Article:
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Fact Sheet: Statutory and non-statutory powers of the Mayor
November 18, 2013
Statutory powers of the Mayor:
The Mayor's statutory powers under the City of Toronto Act, 2006 (COTA) and other Acts set out the Mayor's role as the Head of Council and the City’s Chief Executive Officer.
The Role of the Mayor as Head of Council is to:
- Act as Chief Executive Officer of the City
- Preside over meetings of Council so that its business can be carried out efficiently and effectively
- Provide leadership to Council
- Represent the City at official functions
- Carry out the duties of the head of Council under COTA or any other Act.
The Role of the Mayor as the Chief Executive Officer is to:
- Uphold and promote the purposes of the City
- Promote public involvement in the City's activities
- Act as the representative of the City both within and outside the City and promote the City locally, nationally and internationally
- Participate in and foster activities that enhance the economic, social and environmental well-being of the City and its residents.
The Mayor also has other statutory powers including the following:
- Power to call a special meeting of City Council
- Power to consent or not to the election of a presiding officer
- Can chair Council at any time despite election of a Speaker.
Non-statutory powers of the Mayor now delegated to the Deputy Mayor:
At its Special Meetings on November 15 and 18, City Council delegated some of its powers and duties that are not assigned to the Mayor by statute to the Deputy Mayor, including:
- Chairing Executive Committee; the Executive Committee elects a vice-chair from amongst its own members
- Appointing a selection panel for the recruitment of the City's Accountability 0fficers and chairing or designating a chair of the panel
- Sitting as a member and chair of the Toronto Emergency Management Program Committee (TEMPC) and the Control Group which directs emergency operations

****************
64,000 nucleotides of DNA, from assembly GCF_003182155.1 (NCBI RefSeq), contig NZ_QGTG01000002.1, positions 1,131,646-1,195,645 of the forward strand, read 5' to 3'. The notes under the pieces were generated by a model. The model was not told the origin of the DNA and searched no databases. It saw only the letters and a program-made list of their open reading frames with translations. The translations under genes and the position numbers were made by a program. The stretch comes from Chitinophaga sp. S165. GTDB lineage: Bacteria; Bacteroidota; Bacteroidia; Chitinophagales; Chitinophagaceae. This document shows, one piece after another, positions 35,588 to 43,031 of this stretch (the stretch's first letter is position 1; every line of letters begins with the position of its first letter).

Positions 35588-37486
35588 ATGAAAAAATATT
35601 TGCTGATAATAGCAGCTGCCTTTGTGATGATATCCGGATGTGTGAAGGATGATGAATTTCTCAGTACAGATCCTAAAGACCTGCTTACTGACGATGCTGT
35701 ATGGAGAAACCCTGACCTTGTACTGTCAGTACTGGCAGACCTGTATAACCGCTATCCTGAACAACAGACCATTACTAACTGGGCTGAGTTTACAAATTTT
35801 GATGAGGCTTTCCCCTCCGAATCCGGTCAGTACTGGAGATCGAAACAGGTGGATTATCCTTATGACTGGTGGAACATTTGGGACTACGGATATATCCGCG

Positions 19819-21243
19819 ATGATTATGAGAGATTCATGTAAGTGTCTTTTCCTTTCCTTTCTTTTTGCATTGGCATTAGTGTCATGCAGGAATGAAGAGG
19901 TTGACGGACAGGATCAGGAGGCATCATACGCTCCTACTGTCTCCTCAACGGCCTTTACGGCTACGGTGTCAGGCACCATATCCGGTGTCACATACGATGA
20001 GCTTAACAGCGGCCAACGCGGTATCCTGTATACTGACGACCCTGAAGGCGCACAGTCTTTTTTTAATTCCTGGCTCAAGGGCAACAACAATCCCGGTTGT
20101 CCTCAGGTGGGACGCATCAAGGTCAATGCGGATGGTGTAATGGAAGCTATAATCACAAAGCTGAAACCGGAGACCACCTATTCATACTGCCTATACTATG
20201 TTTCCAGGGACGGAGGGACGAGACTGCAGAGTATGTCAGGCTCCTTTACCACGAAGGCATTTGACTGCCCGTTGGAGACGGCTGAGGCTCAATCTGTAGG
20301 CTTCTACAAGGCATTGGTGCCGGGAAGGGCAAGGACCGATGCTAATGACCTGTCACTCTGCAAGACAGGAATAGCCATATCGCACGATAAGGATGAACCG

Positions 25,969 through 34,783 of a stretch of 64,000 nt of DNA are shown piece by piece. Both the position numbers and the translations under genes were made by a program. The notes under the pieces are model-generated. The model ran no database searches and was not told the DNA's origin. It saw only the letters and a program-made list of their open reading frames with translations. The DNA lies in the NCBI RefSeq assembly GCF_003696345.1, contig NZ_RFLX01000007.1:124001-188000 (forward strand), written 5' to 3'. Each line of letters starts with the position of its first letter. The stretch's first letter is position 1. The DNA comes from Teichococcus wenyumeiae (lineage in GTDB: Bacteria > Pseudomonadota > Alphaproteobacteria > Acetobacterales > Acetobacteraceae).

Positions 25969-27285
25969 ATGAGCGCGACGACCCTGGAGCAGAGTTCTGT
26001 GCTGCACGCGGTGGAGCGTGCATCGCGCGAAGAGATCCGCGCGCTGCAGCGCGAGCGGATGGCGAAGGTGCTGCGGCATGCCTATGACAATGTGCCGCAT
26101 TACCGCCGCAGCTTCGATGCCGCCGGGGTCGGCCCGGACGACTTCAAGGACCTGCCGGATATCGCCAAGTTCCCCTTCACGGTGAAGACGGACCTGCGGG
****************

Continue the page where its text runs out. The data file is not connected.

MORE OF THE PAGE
- Transferring certain staff of the Mayor's Office to the Office of the City Clerk under the Deputy Mayor's supervision
- Chairing the City's Debenture Committee and the City's Striking Committee.
Other changes made by Council:
- Council has responsibility for appointing the Deputy Mayor
- Standing Committees have responsibility for appointing their own Chairs if a vacancy occurs
- Setting the budget of the Office of the Mayor at $95,000 for the remainder of 2013 and the budget of the Office of the Mayor for January 1 to November 30, 2014, at $712,000, plus the amount of the Mayor's salary and benefits
- Reallocating the balance of the operating budget in 2013 in the amount of $429,880, and for January 1 to November 30, 2014 in the amount of $882,820 to the City Clerk's Office to be administered under the oversight of the Deputy Mayor
- The Mayor can no longer designate or set times for key matters
- The Mayor can no longer elect to speak first or last on agenda items
- Council has removed the Mayor's powers to designate members of certain bodies, determine the urgency of certain member's motions, appoint the Corporation's Nominating Panel, and sign minutes
- Finally, Council removed the Mayor from the Debenture Committee and removed some associated authorities regarding matters under the debentures bylaw.